The effects of drugs on the fetus and newborn infant are based on the general principles set forth in Chapters 1,2,3, and 4 of this book.∗ However, the physiologic contexts in which these pharmacologic laws operate are different in pregnant women and in rapidly maturing infants. At present, the special pharmacokinetic factors operative in these patients are beginning to be understood, whereas information regarding pharmacodynamic differences (eg, receptor characteristics and responses) is still incomplete.
DRUG THERAPY IN PREGNANCY
Most drugs taken by pregnant women can cross the placenta and expose the developing embryo and fetus to their pharmacologic and teratogenic effects. Critical factors affecting placental drug transfer and drug effects on the fetus include the following: (1) the physicochemical properties of the drug; (2) the rate at which the drug crosses the placenta and the amount of drug reaching the fetus; (3) the duration of exposure to the drug; (4) distribution characteristics in different fetal tissues; (5) the stage of placental and fetal development at the time of exposure to the drug; and (6) the effects of drugs used in combination.
As is true also of other biologic membranes, drug passage across the placenta is dependent on lipid solubility and the degree of drug ionization. Lipophilic drugs tend to diffuse readily across the placenta and enter the fetal circulation. For example, thiopental, a drug commonly used for cesarean sections, crosses the placenta almost immediately and can produce sedation or apnea in the newborn infant. Highly ionized drugs such as succinylcholine and tubocurarine, also used for cesarean sections, cross the placenta slowly and achieve very low concentrations in the fetus. Impermeability of the placenta to polar compounds is relative rather than absolute. If high enough maternal-fetal concentration gradients are achieved, polar compounds cross the placenta in measurable amounts. Salicylate, which is almost completely ionized at physiologic pH, crosses the placenta rapidly. This occurs because the small amount of salicylate that is not ionized is highly lipid-soluble.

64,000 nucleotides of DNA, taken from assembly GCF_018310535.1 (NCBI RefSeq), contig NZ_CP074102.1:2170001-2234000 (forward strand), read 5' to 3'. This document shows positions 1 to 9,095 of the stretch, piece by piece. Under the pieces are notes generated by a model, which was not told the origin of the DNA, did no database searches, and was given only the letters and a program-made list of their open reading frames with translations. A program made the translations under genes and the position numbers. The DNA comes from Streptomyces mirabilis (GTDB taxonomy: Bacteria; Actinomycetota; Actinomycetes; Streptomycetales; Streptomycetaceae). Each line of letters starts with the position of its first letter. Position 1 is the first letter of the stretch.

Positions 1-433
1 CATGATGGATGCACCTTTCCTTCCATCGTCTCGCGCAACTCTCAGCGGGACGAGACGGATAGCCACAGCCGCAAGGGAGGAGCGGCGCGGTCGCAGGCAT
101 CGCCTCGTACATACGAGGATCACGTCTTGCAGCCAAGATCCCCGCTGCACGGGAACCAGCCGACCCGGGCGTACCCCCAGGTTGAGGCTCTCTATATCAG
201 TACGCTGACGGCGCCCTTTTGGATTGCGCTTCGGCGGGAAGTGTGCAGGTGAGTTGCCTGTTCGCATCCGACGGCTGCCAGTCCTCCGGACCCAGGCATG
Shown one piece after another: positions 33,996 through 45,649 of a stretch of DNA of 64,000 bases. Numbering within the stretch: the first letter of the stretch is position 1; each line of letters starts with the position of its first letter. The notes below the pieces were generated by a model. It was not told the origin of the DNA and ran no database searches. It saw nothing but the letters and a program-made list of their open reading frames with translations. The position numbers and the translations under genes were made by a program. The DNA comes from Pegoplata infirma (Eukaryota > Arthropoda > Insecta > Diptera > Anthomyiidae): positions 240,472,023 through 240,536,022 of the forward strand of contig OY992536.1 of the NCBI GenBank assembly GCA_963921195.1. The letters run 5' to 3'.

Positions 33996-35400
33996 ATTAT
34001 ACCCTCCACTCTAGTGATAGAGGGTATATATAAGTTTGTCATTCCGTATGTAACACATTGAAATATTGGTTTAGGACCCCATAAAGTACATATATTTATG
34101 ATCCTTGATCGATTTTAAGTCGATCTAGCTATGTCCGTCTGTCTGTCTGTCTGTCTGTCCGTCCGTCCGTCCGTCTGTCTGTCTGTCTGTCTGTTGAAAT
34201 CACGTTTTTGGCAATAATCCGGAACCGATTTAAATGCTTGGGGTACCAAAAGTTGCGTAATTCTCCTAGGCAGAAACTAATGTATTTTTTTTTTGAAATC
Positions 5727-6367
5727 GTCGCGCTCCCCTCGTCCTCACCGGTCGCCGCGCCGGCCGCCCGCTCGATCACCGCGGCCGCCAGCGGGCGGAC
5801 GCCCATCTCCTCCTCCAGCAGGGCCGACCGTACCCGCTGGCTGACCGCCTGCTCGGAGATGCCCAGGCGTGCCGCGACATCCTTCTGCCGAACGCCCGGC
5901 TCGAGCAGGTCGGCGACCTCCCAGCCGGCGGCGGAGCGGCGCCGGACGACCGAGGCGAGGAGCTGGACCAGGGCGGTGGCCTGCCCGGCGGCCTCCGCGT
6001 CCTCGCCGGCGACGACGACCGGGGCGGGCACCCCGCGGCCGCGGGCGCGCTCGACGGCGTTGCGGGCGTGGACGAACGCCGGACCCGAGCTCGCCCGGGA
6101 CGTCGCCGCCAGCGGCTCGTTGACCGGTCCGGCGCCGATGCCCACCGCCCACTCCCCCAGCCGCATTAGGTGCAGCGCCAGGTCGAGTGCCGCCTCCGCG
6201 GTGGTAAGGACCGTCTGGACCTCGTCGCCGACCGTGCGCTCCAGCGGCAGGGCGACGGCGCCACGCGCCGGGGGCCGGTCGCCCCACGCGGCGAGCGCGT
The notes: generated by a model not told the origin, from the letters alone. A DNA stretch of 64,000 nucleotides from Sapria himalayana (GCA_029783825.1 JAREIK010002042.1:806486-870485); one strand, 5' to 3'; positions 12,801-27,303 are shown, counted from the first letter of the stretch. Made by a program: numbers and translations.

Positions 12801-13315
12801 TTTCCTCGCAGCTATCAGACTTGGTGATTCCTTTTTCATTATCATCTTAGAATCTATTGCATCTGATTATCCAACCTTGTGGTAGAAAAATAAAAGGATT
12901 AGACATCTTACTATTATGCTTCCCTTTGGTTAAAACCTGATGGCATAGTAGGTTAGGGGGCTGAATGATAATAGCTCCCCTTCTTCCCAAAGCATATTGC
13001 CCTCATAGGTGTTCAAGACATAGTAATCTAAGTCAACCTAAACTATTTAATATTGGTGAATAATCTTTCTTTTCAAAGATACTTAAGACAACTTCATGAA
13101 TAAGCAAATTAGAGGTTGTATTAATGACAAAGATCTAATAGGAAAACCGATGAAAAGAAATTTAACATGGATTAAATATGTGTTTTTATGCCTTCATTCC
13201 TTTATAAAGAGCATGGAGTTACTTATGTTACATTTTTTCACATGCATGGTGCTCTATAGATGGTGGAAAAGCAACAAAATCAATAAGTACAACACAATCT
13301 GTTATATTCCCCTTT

The molecular weight of the drug also influences the rate of transfer and the amount of drug transferred across the placenta. Drugs with molecular weights of 250–500 can cross the placenta easily, depending upon their lipid solubility and degree of ionization; those with molecular weights of 500–1000 cross the placenta with more difficulty; and those with molecular weights greater than 1000 cross very poorly. An important clinical application of this property is the choice of heparin as an anticoagulant in pregnant women. Because it is a very large (and polar) molecule, heparin is unable to cross ...